EWTD hitting patient safety

Publication date:  22 окт 2009

A survey from the Royal College of Surgeons portrays a bleak picture of the impact of the 48 hour week on patient safety.

Services are only being held together by a “grey market” of doctors willing to covertly break the legislation to maintain care for patients, the college says. And the architects of more than 100 hospital rotas have applied to break the legislation, in addition to those already seeking approval to do so.

More than 360 consultant surgeons and more than 500 trainees responded to the survey. It showed that:

  • 64% of all respondents thought quality of care had worsened as a result of the restrictions

  • More than half of the responding consultants believed that compliance with the European Working Time Directive had been achieved at the expense of patient safety

  • A third of all respondents said that handover arrangements were inadequate in their hospital

  • 23% of respondents said they could not stay involved in all stages of clinical care that required their expertise

  • 62% of surgeons said they were not working a truly compliant 48 hour week, 70% of whom estimated they worked on average between 55 and 60 hours a week

  • A quarter of respondents said other professionals in the healthcare team were covering tasks previously done by surgeons

  • 43% of respondents said they were covering rota gaps in other areas of their own hospital to keep services running.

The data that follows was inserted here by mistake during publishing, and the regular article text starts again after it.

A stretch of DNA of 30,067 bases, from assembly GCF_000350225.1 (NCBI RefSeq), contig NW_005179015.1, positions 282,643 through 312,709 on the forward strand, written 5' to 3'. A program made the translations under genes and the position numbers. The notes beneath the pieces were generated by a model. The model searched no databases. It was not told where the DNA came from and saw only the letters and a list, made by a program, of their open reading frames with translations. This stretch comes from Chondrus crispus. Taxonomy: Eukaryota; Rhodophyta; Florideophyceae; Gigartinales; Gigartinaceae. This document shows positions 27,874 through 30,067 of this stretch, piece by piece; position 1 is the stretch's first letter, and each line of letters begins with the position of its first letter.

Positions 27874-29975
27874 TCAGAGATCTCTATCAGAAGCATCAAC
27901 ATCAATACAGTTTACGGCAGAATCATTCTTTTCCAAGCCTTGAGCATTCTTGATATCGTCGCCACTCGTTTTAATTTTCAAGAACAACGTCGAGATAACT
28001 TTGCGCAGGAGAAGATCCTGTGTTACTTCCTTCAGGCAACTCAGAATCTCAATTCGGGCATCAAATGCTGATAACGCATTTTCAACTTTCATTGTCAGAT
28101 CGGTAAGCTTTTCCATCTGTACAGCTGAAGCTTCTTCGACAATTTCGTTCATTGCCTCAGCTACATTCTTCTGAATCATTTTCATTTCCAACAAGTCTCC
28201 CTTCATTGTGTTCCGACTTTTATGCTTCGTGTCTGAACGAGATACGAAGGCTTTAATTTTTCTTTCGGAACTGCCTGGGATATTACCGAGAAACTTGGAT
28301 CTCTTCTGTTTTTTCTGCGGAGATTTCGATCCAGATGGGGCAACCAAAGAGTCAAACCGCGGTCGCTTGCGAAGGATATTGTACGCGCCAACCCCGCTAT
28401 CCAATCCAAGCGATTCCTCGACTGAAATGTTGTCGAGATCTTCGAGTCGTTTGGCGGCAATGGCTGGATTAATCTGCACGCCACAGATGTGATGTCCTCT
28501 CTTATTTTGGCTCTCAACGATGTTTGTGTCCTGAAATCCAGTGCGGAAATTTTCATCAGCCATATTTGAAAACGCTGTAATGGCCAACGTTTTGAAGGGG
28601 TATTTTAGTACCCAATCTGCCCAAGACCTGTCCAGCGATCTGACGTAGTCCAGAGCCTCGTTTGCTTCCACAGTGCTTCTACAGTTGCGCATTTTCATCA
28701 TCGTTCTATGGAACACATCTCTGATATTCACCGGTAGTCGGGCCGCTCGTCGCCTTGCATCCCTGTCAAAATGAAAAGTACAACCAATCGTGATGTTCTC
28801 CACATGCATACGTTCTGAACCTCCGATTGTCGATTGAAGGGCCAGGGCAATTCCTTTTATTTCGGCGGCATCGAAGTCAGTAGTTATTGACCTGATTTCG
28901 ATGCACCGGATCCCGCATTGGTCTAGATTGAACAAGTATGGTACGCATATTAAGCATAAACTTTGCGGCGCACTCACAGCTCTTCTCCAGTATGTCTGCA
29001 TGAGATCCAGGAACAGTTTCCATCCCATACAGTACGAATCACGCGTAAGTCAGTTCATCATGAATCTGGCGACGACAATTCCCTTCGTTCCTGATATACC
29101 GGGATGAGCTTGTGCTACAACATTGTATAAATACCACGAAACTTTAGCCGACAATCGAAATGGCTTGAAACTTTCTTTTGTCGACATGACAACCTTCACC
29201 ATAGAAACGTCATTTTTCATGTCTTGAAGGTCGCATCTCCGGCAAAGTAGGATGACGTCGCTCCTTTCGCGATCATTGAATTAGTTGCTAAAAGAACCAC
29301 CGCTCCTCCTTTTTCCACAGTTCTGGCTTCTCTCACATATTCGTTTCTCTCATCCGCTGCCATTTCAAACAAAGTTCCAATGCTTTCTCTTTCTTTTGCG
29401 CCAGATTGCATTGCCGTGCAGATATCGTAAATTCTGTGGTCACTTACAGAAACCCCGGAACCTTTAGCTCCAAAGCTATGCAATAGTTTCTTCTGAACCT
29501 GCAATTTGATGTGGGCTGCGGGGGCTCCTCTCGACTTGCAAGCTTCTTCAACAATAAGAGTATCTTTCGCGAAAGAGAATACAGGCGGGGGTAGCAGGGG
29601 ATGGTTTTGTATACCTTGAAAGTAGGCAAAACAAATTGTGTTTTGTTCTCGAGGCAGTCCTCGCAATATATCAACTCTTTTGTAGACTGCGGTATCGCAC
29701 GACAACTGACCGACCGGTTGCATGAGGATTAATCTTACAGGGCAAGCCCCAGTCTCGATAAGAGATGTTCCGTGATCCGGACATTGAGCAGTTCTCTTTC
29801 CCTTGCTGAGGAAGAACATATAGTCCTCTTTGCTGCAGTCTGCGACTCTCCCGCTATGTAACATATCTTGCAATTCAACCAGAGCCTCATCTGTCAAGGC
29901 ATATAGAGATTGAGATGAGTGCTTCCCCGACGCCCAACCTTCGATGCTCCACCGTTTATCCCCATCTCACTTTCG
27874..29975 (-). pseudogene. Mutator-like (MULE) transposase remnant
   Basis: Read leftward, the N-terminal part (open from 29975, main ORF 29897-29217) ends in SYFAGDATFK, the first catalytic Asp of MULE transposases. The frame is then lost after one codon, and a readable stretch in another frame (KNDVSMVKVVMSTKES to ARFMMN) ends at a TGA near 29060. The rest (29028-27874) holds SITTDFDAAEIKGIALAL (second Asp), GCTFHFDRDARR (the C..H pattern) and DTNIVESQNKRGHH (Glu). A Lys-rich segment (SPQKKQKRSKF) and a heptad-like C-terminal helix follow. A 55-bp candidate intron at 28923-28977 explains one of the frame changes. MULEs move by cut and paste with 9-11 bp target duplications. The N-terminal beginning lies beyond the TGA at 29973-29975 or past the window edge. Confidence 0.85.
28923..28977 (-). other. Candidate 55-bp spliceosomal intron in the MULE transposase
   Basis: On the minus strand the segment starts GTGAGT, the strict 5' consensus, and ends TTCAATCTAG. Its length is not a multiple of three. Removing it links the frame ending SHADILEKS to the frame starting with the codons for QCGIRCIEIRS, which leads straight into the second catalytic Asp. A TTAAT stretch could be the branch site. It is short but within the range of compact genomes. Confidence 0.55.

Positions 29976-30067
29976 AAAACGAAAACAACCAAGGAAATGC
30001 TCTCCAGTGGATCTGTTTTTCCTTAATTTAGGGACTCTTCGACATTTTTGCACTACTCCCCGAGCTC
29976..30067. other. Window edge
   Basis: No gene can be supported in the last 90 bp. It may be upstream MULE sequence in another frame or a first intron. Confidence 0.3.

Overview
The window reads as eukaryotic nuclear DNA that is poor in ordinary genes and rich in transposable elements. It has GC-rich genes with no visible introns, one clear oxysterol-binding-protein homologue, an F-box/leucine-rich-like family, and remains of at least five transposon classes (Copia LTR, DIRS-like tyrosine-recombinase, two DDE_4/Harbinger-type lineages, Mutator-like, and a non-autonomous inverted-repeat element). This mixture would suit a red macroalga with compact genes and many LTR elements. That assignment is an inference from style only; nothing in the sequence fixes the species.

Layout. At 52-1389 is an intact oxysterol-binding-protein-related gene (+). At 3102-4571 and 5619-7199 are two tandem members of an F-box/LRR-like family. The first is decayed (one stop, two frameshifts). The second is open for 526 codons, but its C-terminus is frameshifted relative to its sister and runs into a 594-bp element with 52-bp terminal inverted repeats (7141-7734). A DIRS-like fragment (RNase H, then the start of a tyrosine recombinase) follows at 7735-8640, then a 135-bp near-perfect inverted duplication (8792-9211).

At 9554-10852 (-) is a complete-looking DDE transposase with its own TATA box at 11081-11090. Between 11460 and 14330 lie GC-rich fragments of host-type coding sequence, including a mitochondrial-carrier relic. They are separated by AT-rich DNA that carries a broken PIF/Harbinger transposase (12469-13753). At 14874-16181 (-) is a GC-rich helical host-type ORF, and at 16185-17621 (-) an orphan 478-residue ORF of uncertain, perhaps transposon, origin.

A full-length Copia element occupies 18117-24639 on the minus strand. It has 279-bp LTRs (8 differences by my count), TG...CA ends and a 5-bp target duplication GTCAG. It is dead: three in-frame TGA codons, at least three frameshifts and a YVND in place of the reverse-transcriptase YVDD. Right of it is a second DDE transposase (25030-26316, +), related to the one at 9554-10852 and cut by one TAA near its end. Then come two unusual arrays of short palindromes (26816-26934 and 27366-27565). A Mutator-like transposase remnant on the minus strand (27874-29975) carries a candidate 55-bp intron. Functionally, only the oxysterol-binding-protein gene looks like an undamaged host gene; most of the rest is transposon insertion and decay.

“Patient care is being made significantly less safe through systems that lead to poor continuity of care, the loss of teams, and ‘wildcat’ closure of services,” said John Black, president of the Royal College of Surgeons.

“We now have the ridiculous situation where the Department of Health in public moralises over fears that trainees are being coerced into working over 48 hours while privately relying on these doctors to stay longer or cover additional dead end shifts as locums because there is no way the service could keep running otherwise.”

He said that patients were at increased risk of dying as a direct result of so many shift changeovers and that trainee surgeons were staying on unpaid after the hours limit because they want to see through care for their patients.

Trainees were also taking on additional paid locum work in the hope of gaining the training opportunities that they couldn’t get in their formal working week.

Cite this as BMJ Careers ; doi: